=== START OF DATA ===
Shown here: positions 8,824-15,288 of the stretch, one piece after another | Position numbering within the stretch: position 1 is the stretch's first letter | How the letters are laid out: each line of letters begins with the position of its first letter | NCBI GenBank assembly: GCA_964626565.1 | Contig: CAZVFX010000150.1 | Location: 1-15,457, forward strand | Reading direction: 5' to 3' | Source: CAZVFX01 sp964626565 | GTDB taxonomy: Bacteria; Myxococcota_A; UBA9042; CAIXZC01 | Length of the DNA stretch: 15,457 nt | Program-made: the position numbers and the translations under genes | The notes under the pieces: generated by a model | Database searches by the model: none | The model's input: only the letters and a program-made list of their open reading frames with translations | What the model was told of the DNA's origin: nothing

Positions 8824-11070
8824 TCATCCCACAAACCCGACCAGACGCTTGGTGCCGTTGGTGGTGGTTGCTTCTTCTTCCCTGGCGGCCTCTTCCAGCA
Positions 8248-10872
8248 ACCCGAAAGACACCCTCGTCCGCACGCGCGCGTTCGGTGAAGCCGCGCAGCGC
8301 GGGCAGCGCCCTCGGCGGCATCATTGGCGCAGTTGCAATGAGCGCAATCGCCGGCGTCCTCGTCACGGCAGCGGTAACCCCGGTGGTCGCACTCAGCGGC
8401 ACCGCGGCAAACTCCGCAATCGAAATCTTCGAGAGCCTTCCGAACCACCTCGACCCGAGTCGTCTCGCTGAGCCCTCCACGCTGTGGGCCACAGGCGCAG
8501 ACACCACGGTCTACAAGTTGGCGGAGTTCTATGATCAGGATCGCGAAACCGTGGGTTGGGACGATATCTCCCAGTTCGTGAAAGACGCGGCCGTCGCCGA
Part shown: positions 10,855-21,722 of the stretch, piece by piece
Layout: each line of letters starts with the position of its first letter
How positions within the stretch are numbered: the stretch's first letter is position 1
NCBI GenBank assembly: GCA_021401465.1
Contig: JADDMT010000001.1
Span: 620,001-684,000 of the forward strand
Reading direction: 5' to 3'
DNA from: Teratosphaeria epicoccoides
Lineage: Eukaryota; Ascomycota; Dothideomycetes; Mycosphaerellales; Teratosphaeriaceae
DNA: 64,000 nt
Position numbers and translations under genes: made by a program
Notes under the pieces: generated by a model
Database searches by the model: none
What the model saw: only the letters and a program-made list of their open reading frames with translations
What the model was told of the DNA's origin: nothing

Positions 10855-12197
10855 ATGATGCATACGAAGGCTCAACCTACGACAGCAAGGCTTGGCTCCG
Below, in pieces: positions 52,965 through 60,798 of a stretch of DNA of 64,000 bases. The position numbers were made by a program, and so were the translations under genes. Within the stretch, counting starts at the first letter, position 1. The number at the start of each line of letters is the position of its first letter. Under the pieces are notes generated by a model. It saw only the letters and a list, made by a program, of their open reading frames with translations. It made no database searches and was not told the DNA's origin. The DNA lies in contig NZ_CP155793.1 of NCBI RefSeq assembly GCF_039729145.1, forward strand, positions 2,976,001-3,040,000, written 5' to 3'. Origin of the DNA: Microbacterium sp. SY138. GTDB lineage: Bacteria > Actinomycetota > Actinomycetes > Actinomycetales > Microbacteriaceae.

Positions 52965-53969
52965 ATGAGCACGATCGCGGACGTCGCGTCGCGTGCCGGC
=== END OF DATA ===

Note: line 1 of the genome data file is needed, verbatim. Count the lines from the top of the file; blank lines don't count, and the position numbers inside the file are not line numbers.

Shown here: positions 8,824-15,288 of the stretch, one piece after another | Position numbering within the stretch: position 1 is the stretch's first letter | How the letters are laid out: each line of letters begins with the position of its first letter | NCBI GenBank assembly: GCA_964626565.1 | Contig: CAZVFX010000150.1 | Location: 1-15,457, forward strand | Reading direction: 5' to 3' | Source: CAZVFX01 sp964626565 | GTDB taxonomy: Bacteria; Myxococcota_A; UBA9042; CAIXZC01 | Length of the DNA stretch: 15,457 nt | Program-made: the position numbers and the translations under genes | The notes under the pieces: generated by a model | Database searches by the model: none | The model's input: only the letters and a program-made list of their open reading frames with translations | What the model was told of the DNA's origin: nothing